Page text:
Friday, April 9, 2010
A) "Let's put the X in sex. Love's like a muscle and you make me want to flex."
B) "Big bottom, big bottom, talk about mud flaps, my girl's got 'em."
The correct answer of course is A.
Wait, that really doesn't answer the question. What I meant was, choice A is from the somewhat obscure KISS song "Let's Put the X in Sex" and choice B is from the fictitious band Spinal Tap, stars of the hilarious Rockumentary This is Spinal Tap.
But, while KISS is real and Spinal Tap is fake, the similarities between the two groups are astounding. We'll start with personnel. Throughout their history, Spinal Tap has had an inordinate number of drummers. Though either karma or coincidence, most of these drummers met an untimely (and usually very strange) death. John "Stumpy" Pepys, for example, died in a bizarre gardening accident that police said was best left unsolved. Eric "Stumpy Joe" Childs died choking on vomit. According to guitarist Nigel Tufnel, it was someone else's vomit but police couldn't find the culprit because, and I quote, "you can't dust for vomit." Two drummers, Peter "James" Bond and Mick Shrimpton, spontaneously combusted onstage.
While only one of their drummers (Eric Carr) died, KISS has employed five different lead guitarists -- Ace Frehley, Vinnie Vincent, Mark St. John, Bruce Kulick and Tommy Thayer. Also, in the late 70's, the band used studio guitarists on their albums on the occasions (and there were many) that Ace was unable to fulfill his musical responsibilities (often due to being drunk, wrecking his car on the way to the studio, or both). Mark St. John (or as he's known by KISS fans, "The Pope John Paul I of KISS") held the job of lead guitarist for a mere six months before contracting Reiter's Syndrome. This disease caused his hands and arms to swell which, while a mere annoyance for you and me, becomes somewhat problematic if you're, say, a professional guitar player.
Speaking of guitarists, let's take a look at the so-called "wisdom" of Ace Frehley and Nigel Tufnel. Between the two of them, their intellectual wattage would be insufficient to power the lightbulb in your refrigerator. The difference, though, is that Nigel's inane blathering was created by a team of brilliant comedy writers while Ace was just talking. Here are some quotes:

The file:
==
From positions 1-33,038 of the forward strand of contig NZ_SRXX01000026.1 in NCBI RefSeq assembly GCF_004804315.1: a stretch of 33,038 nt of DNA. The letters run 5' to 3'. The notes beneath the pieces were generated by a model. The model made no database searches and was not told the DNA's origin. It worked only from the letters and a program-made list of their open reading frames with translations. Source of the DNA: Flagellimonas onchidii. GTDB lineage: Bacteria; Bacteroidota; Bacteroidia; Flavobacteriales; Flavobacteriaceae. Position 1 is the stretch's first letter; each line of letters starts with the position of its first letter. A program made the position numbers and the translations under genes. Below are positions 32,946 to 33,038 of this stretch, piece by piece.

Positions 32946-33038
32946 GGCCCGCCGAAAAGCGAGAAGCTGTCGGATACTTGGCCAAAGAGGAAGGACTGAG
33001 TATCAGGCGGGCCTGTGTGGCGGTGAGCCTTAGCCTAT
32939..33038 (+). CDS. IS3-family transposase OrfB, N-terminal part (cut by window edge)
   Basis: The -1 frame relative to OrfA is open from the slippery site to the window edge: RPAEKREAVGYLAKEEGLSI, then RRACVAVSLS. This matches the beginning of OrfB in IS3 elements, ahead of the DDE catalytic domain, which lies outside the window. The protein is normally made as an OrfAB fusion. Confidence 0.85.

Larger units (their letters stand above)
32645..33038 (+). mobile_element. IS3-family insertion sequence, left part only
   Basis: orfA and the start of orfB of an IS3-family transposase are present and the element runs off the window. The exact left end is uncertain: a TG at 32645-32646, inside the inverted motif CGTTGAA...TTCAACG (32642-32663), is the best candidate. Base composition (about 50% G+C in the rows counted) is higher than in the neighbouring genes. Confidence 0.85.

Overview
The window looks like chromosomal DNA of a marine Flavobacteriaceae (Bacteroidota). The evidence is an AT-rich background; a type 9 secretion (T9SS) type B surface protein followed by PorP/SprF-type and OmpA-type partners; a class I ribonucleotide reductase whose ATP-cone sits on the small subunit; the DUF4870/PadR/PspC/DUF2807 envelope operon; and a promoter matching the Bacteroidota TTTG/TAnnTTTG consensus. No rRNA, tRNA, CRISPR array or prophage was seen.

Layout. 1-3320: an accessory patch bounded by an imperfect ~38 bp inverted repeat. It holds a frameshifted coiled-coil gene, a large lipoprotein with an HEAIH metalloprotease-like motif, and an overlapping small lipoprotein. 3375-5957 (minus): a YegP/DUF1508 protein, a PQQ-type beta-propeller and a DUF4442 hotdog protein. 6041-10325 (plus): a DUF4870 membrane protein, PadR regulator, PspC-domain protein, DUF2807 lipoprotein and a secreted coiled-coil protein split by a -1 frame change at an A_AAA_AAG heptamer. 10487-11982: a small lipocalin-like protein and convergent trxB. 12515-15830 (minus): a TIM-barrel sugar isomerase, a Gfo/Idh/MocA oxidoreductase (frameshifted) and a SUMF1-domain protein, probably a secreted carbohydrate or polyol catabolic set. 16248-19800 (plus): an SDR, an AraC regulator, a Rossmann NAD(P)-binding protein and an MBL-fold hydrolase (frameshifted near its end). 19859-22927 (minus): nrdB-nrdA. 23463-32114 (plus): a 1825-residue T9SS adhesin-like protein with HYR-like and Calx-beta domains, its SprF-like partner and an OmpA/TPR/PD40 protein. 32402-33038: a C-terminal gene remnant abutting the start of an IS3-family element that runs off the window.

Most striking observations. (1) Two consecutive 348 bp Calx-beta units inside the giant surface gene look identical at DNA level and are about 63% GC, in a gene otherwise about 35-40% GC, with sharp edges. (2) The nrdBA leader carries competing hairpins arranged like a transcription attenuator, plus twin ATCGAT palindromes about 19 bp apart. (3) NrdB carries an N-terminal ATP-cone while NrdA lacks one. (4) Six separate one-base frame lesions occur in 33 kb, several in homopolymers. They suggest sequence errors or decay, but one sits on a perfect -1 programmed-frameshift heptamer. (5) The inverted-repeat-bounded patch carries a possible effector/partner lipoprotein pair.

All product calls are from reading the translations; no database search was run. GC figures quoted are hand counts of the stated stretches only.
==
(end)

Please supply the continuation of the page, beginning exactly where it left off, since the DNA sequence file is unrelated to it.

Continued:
"When you take a shower in space, you have to press the water onto your body to clean yourself and then you vacuum it off." - Ace Frehley
"You know, just simple lines intertwining, you know, very much like - I'm really influenced by Mozart and Bach, and it's sort of in between those, really. It's like a Mach piece, really. It's sort of, well, I call this one 'Lick My Love Pump'." - Nigel Tufnel
"I can't even read music. But I can teach someone how to make a guitar smoke." - Ace Frehley
And finally, both bands have had their share of onstage humiliation.
 Not wanting to abort the song, Gene Simmons takes over the lead vocals but even after twenty years, Gene has somehow never memorized the lyrics to "Love Gun." So now we have Paul swinging around helplessly, Gene butchering the vocal, and Peter Criss nearly falling off his drum stool he's laughing so hard. Ace Frehley, as usual, is completely oblivious.
In some ways, the mishaps suffered by KISS (Paul Stanley would probably call them "KISShaps") have been even more comical than those endured by Spinal Tap. Gene Simmons has set his hair on fire more than once, and Ace electrocuted himself one night when his guitar wasn't properly grounded. Even Peter Criss got into the act, losing his hearing temporarily when a "fan" threw a cherry bomb on stage. Okay, maybe "comical" wasn't the right word.
At least none of them have ever choked someone else's vomit.
 I was particularly upset by the malfunction because my seat was about ten feet from the small stage where Paul was supposed to land. But even so, it was hilarious.